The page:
Controversy over the future of the Norwegian continental shelf – E24

Controversy over the future of the Norwegian continental shelf - E24

Higher prices and a wave of investment projects are contributing to confidence in the oil and gas industry. The industry hopes for a gradual transition to a green transition, but SV believes this transition will come too late.

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Days are busy at Rosenberg Werft in Stavanger. The job scope of the Jotun ship has increased. There is also a shipyard Agreement On stage at Walhalla Stadium with Aker BP and Aker Solutions.

– Get good orders in coming years. Hopefully the oil market will continue to do well. In the next few years, it will also be important to position ourselves within the sea breeze, because there will be a lot to come later, says club president Erlend Nygaard on E24 in Rosenberg.

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– At present there is unusually high activity due to the oil tax package, and it may not be purely luck. After all, it passes once, and then the question is how big the fallout will be, he says.

Erlend Nygaard is club president at Rosenberg Werft in Stavanger. The yard is currently working to reposition the old Jotun vessel for new decades of operation, and this autumn was awarded a contract to deliver the platform to Acre BP’s Walhall field.

– A commitment that is felt

Norway’s most important industry is bringing in more money than ever.

Before the New Year, the industry offers many new development projects, investments worth hundreds of billions.

– It’s an investment that will be felt in the city and the countryside, said Aker BP CEO Carl Jonny Herzvik when he presented a total of ten development projects on Friday this week.

At the same time, the oil debate has intensified. Enthusiasts have tried Stick with it To Munch’s “Scream,” watercolors were thrown monolithic And Blocked ski slopes. Some are willing to go to jail to stop oil exploration.

Climate activists insist that the world’s carbon budget will soon be used up, although the industry points out that, among other things, Europe is dependent on Norwegian oil and gas instead of Russian supplies.

PS! The 1.5-degree target allows for 380 billion tonnes of CO₂ equivalent or nine more years of additional global climate emissions at current emission levels. Scientists Norwegian Cicero from others.

Trustee at Aker Brygge

A colorful model lights up the display at Rystad Energy in Aker Brygge. Norwegian oil and gas production won’t begin to decline until 2030, CEO Jarand Rystad estimates.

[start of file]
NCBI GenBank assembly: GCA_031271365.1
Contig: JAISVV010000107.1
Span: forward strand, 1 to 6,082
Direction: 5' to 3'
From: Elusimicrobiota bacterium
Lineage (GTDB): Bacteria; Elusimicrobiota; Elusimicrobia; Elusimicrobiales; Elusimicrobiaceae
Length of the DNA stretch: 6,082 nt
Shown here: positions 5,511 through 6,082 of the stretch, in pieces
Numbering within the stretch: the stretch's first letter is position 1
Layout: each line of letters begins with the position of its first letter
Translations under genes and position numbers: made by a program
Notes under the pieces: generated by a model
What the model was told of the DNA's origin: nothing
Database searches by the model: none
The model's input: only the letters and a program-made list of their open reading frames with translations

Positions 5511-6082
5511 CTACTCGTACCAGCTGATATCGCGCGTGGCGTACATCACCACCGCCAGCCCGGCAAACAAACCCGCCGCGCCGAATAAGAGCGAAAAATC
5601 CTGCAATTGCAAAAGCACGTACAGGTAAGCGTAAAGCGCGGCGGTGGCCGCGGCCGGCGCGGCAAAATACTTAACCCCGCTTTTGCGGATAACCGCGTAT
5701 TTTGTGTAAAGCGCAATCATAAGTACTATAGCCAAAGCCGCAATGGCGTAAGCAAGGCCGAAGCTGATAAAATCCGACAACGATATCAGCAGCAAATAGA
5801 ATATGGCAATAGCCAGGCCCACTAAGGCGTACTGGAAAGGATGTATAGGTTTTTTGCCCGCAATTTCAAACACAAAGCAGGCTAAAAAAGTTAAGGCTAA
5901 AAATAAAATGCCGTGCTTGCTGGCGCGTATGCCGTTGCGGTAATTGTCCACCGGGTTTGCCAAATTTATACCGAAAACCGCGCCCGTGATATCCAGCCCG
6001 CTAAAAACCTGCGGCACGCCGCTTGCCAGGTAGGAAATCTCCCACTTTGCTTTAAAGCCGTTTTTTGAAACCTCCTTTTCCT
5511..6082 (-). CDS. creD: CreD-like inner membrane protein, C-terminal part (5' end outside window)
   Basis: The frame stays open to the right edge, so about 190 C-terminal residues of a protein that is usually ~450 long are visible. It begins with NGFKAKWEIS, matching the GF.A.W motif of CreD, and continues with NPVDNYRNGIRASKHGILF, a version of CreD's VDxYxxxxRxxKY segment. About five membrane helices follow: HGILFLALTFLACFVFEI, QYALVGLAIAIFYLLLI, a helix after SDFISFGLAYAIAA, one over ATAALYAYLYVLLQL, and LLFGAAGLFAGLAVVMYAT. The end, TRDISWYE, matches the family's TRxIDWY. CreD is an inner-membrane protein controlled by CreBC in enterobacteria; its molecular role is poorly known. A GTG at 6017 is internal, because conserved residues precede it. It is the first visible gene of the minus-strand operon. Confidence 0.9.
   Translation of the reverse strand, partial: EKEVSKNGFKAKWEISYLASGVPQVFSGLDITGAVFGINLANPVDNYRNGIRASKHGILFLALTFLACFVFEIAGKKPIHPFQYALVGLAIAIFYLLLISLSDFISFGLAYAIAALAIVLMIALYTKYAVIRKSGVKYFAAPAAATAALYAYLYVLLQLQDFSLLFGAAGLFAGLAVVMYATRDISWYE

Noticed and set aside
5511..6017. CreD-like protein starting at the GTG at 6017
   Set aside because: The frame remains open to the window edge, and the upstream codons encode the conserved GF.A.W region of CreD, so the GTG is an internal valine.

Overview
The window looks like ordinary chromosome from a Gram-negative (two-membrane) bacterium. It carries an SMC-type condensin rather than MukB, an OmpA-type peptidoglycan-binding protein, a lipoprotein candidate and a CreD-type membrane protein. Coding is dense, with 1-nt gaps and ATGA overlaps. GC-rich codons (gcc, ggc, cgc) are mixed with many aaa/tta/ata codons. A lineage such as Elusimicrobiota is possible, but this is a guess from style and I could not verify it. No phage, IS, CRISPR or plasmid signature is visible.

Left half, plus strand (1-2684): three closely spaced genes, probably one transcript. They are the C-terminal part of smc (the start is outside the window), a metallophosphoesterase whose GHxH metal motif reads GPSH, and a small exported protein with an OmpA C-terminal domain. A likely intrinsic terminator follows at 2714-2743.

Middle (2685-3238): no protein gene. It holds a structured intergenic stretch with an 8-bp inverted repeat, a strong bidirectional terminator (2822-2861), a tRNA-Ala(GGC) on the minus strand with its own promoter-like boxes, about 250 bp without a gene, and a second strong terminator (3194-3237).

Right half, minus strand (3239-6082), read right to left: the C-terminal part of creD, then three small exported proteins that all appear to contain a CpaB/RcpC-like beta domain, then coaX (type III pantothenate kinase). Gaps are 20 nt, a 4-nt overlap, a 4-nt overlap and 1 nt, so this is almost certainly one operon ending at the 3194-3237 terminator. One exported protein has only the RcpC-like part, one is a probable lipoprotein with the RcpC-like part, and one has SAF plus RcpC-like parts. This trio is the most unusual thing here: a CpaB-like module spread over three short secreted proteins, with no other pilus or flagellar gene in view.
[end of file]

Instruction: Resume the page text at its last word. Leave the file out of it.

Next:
– As you can see, he points out on the screen that there will be a strong boost in the next four years.

He is “very optimistic” about the competitiveness and functionality of Norway’s continental shelf. In the long term, he believes that there will be a rapid global green transition, that oil demand will decline by the 2030s, and that the Norwegian continental shelf will adjust and generate more offshore wind by 2040.

– He says there will be a large but gradual shift from core activity oil and gas to new forms of green energy, including the reuse of oil platforms for hydrogen production and CO₂ removal.

Jarand Rystad, CEO of Rystad Energy.

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– No need to worry

Rystad believes the problem with the supplier industry is more activity than it is falling.

– Actually, it’s a very good time, he says.

After several smaller projects on the shelf in 2022-24, he believes offshore wind projects could come in 2025-27.

– He says there is no reason to worry in Norway that activity will slow down.

He believes the answer to climate challenges is not to stop oil and gas, but to invest in new solutions rather than fossil energy.

– He says that if you start cutting something before you have alternatives, you create energy crises and disruptions in the world and make things worse.

– The green transition is driven by greater investment in solar, wind and batteries.

Equinor Top promises consistent performance

Jez Averty, exploration manager at Equinor, will continue to focus on oil and gas, but also embraces low-carbon solutions such as hydrogen, CO₂ purification and offshore wind.

– Averty tells E24 that we are betting on high, long-term, predictable investments in oil and gas on the continental shelf to increase the value of existing infrastructure and ensure significant cash flow.